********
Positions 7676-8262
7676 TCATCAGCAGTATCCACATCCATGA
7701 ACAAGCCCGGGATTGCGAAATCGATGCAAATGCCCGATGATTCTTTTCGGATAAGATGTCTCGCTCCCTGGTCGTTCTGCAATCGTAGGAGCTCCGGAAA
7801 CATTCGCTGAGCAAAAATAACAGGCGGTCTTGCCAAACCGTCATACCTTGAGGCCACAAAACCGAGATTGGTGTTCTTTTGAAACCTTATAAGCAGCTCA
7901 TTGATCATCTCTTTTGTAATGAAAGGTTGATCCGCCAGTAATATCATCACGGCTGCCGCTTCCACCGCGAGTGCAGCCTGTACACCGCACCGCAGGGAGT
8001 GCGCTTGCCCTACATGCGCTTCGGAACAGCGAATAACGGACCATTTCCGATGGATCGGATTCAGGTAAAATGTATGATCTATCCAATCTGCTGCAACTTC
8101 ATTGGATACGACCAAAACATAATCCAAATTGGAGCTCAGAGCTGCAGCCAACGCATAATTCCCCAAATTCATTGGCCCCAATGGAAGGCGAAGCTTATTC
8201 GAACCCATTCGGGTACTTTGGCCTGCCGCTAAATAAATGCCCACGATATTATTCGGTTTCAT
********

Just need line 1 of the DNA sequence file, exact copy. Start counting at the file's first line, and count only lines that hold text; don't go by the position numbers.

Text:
Positions 7676-8262